Do Our Teenage Romantic Relationships Set The Tone For Our Relationships As Adults?

Professor Kay Bradford and demographer Jacqueline Miller explain how teenage romances help adolescents develop crucial relationship skills.

By Mark Travers, Ph.D. | February 20, 2023

A new study published in the Journal of Relationship and Couple Therapy describes how the choices a person makes when dating as a teenager may affect their adult relationships.

I recently spoke to researchers Kay Bradford and Jacqueline Miller of Utah State University and the University of New Mexico respectively, to understand how relationship education can help build healthier teenage relationships. Here is a summary of our conversation.

Could you give us a brief description of relationship education for adolescents?

Teen relationships are related to their well-being – and what they learn in relationships helps shape their relationships in adulthood. That's a big reason why relationship education for adolescents has become more common.

It guides teens to make more informed decisions about dating so they build healthier romantic relationships. This research-based information usually includes information on:

  • Communication skills
  • Realistic relationship expectations
  • Healthy pacing
  • Reducing risk of dating violence

Outcomes of adolescent relationship education include the prevention of unhealthy relationship patterns, increased self-esteem, and stronger family cohesion.

Can you walk us through the concept of relationship cognitions and the four dimensions of relationship cognitions that your study investigated?

How a teen thinks about relationships is the buildingblock of healthy versus unhealthy relationships. The study examines Furman's ideas of working models, which extends Bowlby's work. Over time, children develop sets of ideas of self and others in relationships. In turn, these cognitive representations influence behavior and become a template for future relationships.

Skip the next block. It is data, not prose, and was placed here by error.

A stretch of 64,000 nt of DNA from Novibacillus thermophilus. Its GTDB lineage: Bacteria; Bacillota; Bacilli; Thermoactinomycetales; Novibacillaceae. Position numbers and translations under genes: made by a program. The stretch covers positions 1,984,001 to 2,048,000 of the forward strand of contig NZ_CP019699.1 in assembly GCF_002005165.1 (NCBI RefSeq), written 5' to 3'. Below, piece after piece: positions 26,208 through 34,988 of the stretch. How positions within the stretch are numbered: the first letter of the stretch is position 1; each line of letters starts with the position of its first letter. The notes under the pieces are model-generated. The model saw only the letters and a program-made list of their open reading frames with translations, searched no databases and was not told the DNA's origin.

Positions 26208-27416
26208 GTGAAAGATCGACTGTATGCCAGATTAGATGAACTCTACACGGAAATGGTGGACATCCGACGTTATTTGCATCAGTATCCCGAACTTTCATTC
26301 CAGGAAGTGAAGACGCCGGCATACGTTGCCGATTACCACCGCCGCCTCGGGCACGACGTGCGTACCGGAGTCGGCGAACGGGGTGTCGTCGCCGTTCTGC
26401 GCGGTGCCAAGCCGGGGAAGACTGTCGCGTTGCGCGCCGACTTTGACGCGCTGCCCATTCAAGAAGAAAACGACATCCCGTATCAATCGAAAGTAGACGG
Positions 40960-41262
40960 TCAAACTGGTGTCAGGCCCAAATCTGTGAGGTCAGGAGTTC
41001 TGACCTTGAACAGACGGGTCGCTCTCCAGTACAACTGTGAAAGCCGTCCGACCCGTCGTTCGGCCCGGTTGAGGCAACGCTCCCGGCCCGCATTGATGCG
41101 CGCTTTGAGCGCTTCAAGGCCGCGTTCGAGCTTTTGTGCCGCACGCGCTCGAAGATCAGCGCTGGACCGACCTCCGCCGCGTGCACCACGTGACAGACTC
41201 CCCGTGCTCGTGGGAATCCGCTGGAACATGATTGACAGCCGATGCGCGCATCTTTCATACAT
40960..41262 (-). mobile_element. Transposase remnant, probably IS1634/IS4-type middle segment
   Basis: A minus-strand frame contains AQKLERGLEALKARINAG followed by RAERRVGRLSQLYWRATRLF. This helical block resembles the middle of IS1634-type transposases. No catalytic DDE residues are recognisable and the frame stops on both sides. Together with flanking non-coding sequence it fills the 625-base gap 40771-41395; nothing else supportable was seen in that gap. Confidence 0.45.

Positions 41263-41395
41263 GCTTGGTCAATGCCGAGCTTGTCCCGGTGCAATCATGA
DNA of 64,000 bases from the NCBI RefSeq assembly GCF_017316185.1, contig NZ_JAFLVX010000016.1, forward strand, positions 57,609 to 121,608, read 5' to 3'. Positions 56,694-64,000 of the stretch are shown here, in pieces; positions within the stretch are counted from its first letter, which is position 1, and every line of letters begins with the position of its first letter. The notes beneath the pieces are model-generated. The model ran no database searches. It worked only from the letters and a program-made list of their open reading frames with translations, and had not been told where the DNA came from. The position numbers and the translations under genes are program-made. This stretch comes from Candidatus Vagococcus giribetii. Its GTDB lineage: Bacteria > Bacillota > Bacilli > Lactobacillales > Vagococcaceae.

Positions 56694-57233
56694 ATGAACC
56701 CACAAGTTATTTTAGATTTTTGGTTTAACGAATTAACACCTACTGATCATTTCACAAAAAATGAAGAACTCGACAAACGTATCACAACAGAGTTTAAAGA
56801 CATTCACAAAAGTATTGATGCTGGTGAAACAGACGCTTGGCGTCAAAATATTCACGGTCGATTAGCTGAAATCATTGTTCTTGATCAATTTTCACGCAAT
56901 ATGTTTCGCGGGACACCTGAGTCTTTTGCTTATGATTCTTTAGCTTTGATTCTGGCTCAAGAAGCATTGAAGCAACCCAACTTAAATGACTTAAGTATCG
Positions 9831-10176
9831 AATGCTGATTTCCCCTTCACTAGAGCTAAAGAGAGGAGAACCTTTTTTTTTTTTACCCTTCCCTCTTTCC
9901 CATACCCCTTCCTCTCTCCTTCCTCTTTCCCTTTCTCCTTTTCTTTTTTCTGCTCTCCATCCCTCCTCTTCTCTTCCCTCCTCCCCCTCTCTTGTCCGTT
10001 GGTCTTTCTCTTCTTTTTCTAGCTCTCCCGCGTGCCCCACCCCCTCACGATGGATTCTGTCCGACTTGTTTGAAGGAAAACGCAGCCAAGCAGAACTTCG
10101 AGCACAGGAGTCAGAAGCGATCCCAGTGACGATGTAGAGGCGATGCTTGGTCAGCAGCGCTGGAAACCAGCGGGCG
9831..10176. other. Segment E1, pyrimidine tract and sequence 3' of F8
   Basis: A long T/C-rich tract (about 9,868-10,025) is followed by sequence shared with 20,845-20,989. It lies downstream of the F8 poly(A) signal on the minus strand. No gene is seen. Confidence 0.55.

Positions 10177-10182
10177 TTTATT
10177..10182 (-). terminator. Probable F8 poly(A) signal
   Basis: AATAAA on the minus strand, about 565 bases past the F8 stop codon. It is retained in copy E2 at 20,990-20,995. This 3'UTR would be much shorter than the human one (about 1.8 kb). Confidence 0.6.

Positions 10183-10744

We drew on four constructs that are important to relationship health:

  1. Romanticism ("love is enough"). The idea of blind love ("love can conquer all") may discourage the use of positive relationship skills. Conversely, relationships that are committed and where good skills are common are stable and satisfying.
  2. Decision-making (pacing). Relationship education for teens includes information on pacing – getting to know the person before trusting and committing to them.
  3. Refusal of unwanted physically intimate behavior. CDC data (2015) shows that 40% of males and 62% of females reported that their first sexual experience was either unwanted or they were ambivalent about having sex. Low self-efficacy and wanting to preserve the relationship make it difficult for youth to refuse unwanted sex. To have healthy relationships, adolescents need to develop skills to refuse unwanted sexual behaviors, whether holding hands, kissing, or sexual intercourse, so that those behaviors can occur in a way that is congruent with their values and when they are both physically and emotionally ready.
  4. Control tolerance. This means allowing or even expecting a partner to be controlling. Tolerating control and manipulation is linked to psychological abuse and acceptance of dating violence.

Could you talk more about the five classes of adolescent relationship behavior your study identified?

This study used a technique called Latent Class Analysis to try and identify underlying patterns of adolescent relationship beliefs within our sample. Through this process, we identified five latent classes: